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This mod removes the down-converter so the antenna can be used for 2.4 GHz wireless LAN
Remove F connector and screw
Cut open the plastic case along the join, use a small saw and knife
Cut the electronics (down converter) off
You are left with this
This is a view of both sides
Connect the coax cable
The braid is connected to one side of the dipole, the
is connected to the other side.
If you look at the antenna printed circuit board you will see that the small
pad on one side joins one side of the dipole through the board.
Centre conductor to the small pad, braid to the other side of the
board other dipole side.
| | |
With the coax cable connected
Fitted back in the housing
Now seal the end of the coax with neutral cure silicone sealant
The last step is to re-assemble the housing and seal with neutral cure silicone
Also see http://clown.ecig.com.au/modules.php?name=News&file=article&sid=6
MPAP antenna mods http://www.mpap.net/gallery/Antennas/Mods/index.htm
This mod uses the antenna to receive Amateur Satellites
Receiving AO40 the cheap way
Many people thing that super high frequencies mean super high equipment costs. However, Chris VK3CJS has found an economical way of receiving telemetry from the AMSAT-OSCAR 40 satellite on 2401 MHz. Chris writes as follows:
I have obtained a couple of downconverters (Conifer and Pacific Monolithics/Hills) which convert 2401 MHz down to 450 MHz. Of course it would be nice to own a Yaesu FRG 9600 or similar to use as an IF but this luxury is denied to me.
I have an old scanner which was found on the Maldon tip. It covers 450 MHz and has a first IF of 21.4 MHz as I believe most scanners have. It was dead easy to arrange a coupling cap and a bit of coax to connect this to one of my HF receivers. The idea of all this was to use the scanner as a second converter, to convert the 450 MHz output from the first converter down to HF.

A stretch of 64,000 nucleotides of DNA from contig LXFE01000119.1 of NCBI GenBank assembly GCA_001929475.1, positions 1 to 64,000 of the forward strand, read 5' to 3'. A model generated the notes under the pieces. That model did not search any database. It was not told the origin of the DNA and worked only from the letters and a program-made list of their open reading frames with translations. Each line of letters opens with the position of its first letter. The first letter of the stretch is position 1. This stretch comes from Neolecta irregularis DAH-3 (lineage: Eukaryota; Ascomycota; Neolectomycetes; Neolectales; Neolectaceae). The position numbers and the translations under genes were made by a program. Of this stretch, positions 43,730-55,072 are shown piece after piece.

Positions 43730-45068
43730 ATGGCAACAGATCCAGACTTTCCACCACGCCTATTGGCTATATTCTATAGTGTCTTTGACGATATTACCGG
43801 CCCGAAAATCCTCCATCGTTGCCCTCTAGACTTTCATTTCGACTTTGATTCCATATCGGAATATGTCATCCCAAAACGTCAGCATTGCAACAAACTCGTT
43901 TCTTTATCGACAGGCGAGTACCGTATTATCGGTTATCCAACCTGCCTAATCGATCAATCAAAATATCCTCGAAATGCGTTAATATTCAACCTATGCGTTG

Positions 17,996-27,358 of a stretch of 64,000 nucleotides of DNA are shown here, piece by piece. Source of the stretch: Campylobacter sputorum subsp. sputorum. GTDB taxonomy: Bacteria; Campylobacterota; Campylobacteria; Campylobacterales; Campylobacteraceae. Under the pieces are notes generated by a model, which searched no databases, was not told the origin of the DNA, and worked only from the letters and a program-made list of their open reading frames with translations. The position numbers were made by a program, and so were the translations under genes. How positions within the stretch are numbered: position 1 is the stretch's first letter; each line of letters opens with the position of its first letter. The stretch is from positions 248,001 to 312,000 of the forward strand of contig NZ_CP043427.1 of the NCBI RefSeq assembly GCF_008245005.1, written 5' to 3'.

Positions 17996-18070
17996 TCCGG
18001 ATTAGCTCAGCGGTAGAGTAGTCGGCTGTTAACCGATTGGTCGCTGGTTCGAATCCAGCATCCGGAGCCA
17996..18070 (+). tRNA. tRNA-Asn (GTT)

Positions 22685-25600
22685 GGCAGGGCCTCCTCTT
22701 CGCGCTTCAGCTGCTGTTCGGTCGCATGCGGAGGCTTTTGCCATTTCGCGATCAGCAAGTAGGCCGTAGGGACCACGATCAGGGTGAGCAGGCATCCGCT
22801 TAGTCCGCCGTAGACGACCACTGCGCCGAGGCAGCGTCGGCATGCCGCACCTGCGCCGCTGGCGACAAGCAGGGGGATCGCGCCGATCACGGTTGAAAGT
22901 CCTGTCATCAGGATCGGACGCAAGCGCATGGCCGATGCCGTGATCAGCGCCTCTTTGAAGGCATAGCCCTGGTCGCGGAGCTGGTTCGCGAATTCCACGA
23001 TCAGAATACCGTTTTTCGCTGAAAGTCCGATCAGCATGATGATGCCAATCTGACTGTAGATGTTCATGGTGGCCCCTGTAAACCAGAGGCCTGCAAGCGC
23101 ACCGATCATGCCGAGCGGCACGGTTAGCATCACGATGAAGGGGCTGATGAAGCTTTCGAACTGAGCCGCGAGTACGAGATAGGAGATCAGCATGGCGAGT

I tried tapping 21.4 MHz after the filter, but the bandwidth was too narrow for a good spread with the HF receiver. Happily I found an unused low impedance link on one of the IF transformers before the filter and this worked perfectly. As an added precaution I disabled the second local oscillator crystal in the scanner by cutting the circuit board - there is no point in having more birdies than necessary.
After a couple of hours of fiddling I was receiving AO40 telemetry with the free soundcard program from Amsat. PSK and SSTV signals have also been received. The signals were not very strong, but a bigger homemade dish should work better.
The Conifer downconverter seems to be the better of the two types, having an extra RF stage. It seems to have two separate front ends fed by a common local oscillator, so it seems to me that one might be cut off as redundant from the internal IF pre-amp.
It is worth mentioning that the scanner's first local oscillator is ABOVE 450 Hhz, so the HF receiver is inverted (LSB = USB) and one must do mental arithmetic when tuning around. However this can be overcome somewhat by the choice of second IF set into the scanner memory. The local oscillators in the downconverters are accurate and the dish has only to be roughly pointed in the correct direction in order to hear the middle beacon which has a distinctive sound and thus is easy to find.
And that was an article by Chris VK3CJS on receiving 2.4 GHz signals from the AO-40 satellite. If you'd prefer to build a cheap satellite, well we'll have some ideas on this next week.
reprinted from APCNEWS
Other Antenna modes
Modifying Confier Antennas for Wireless Networking http://martybugs.net/wireless/conifermods.cgi
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